The idea that users would be migrating from Mac to Windows in sufficient numbers to make a tool worth developing would have been laughable even three years ago. 

Now it seems a perfectly logical thing to do, as Microsoft's Surface has helped drive the PC market in new directions. 

Whilst Apple has lagged, with lacklustre upgrades to its desktop and laptop ranges, customers have been finding more and more reasons to switch to a PC. 

Having bucked the trend on PC growth for a while, Apple now find itself stuck with no real entry in the growing hybrid market. 

Microsoft, on the other hand, has built a substantial hardware business and forged a path for its partners to follow. 

Monday, 20 March 2017

Confused Of Cupertino, What Does Apple Have Planned For New iPad Range


Over the last couple of months we've been hearing more and more rumours about a three device iPad launch for the end of March. The crux of which is that the two iPad Pro models will get a refresh and a new, edge to edge screen iPad, sporting a 10.5" display in the same size chassis as the smaller iPad Pro, will join the line-up.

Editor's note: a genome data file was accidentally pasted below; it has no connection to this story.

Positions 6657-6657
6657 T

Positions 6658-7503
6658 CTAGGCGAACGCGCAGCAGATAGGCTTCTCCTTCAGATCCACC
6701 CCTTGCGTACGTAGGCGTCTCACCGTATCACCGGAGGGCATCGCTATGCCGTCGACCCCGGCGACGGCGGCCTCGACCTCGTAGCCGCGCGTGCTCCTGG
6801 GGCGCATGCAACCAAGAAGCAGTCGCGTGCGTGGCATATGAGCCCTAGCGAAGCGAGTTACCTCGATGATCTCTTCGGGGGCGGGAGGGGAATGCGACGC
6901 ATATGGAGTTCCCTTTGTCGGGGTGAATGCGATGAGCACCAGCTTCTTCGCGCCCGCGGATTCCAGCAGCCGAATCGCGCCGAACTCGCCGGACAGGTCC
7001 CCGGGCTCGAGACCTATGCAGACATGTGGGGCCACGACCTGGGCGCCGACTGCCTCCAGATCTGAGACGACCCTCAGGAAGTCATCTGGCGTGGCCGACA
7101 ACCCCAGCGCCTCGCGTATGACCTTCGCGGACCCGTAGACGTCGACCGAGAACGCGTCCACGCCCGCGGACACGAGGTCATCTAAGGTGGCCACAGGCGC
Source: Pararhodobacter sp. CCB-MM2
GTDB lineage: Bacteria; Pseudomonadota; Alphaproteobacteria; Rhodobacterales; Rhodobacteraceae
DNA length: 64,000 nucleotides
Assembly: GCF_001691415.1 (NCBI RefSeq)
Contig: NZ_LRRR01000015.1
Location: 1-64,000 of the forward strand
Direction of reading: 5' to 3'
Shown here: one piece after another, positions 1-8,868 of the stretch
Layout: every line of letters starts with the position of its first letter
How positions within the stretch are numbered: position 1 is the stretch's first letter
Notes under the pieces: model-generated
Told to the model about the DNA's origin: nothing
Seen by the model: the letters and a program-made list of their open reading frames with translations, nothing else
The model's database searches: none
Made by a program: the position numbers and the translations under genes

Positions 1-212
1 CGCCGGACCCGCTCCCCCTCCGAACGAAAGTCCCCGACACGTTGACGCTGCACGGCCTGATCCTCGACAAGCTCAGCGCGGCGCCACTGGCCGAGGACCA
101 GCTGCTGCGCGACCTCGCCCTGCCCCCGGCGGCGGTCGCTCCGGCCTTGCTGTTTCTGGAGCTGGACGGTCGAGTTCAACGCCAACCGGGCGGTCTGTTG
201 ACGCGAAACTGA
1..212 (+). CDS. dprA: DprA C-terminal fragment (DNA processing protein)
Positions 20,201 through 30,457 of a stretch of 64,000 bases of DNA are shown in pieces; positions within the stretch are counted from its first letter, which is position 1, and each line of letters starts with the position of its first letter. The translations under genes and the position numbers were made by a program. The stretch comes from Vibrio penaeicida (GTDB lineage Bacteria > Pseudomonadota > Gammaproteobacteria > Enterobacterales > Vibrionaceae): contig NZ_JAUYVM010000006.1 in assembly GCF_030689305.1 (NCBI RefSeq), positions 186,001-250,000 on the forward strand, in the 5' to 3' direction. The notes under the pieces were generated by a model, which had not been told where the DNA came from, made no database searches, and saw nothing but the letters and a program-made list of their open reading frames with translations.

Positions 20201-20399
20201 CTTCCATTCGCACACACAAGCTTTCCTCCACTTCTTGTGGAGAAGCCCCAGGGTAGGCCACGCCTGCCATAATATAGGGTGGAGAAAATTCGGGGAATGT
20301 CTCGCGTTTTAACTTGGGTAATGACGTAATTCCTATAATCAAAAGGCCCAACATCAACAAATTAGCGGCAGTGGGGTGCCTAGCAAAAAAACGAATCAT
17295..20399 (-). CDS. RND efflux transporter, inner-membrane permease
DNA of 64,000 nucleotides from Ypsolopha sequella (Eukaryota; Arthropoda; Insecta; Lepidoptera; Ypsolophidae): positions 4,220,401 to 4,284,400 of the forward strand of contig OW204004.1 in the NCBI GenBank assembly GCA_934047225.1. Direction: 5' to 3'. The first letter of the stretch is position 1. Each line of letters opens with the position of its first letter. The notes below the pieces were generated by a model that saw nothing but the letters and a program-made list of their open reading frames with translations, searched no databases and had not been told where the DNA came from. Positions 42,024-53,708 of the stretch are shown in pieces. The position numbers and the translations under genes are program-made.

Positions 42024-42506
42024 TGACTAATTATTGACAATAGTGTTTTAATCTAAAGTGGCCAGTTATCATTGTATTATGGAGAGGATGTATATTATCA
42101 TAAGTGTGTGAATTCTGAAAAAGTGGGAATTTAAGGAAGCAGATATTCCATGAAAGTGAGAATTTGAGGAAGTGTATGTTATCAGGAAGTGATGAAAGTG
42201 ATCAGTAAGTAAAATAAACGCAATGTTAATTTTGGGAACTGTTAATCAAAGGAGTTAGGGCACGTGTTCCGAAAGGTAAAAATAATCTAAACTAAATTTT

I've already written about my disappointment in the apparent abandonment of the iPad Mini. Now the credibility of these rumours needs to be called into question.

The iPad Pro was the focus of a big push into the booming hybrid market. It hasn't been an unqualified success. Possibly because the iPad Pro has a much more focused market than an equivalent Windows 10 hybrid.

Customers weighing up the possibility of having one device to cover all of their computing and tablet needs are increasingly finding that the right answer is a Windows detachable - of which there are a variety of choices and prices which cover many more use cases than the limited selection the iPad Pro can address.

Is Apple's response to this challenge likely to be a light upgrade of the Pro and a new screen size? It seems unlikely. Apple has been pushing the iPad as a computer message everywhere and frequently, in an expensive ad campaign.

Maybe it's clearing the decks to make way for an entirely new iPad range which does away with the old designs and limitations. 

In that case selling the older model at its usual $100 reduction - a regular tactic for year old machines - is going to be a big ask. Especially if falling sales have left Apple with a large inventory. This would validate the ad campaign and put those rumours of new designs into a new light.

In fact it's the only way I can see a new three model range makes any kind of sense.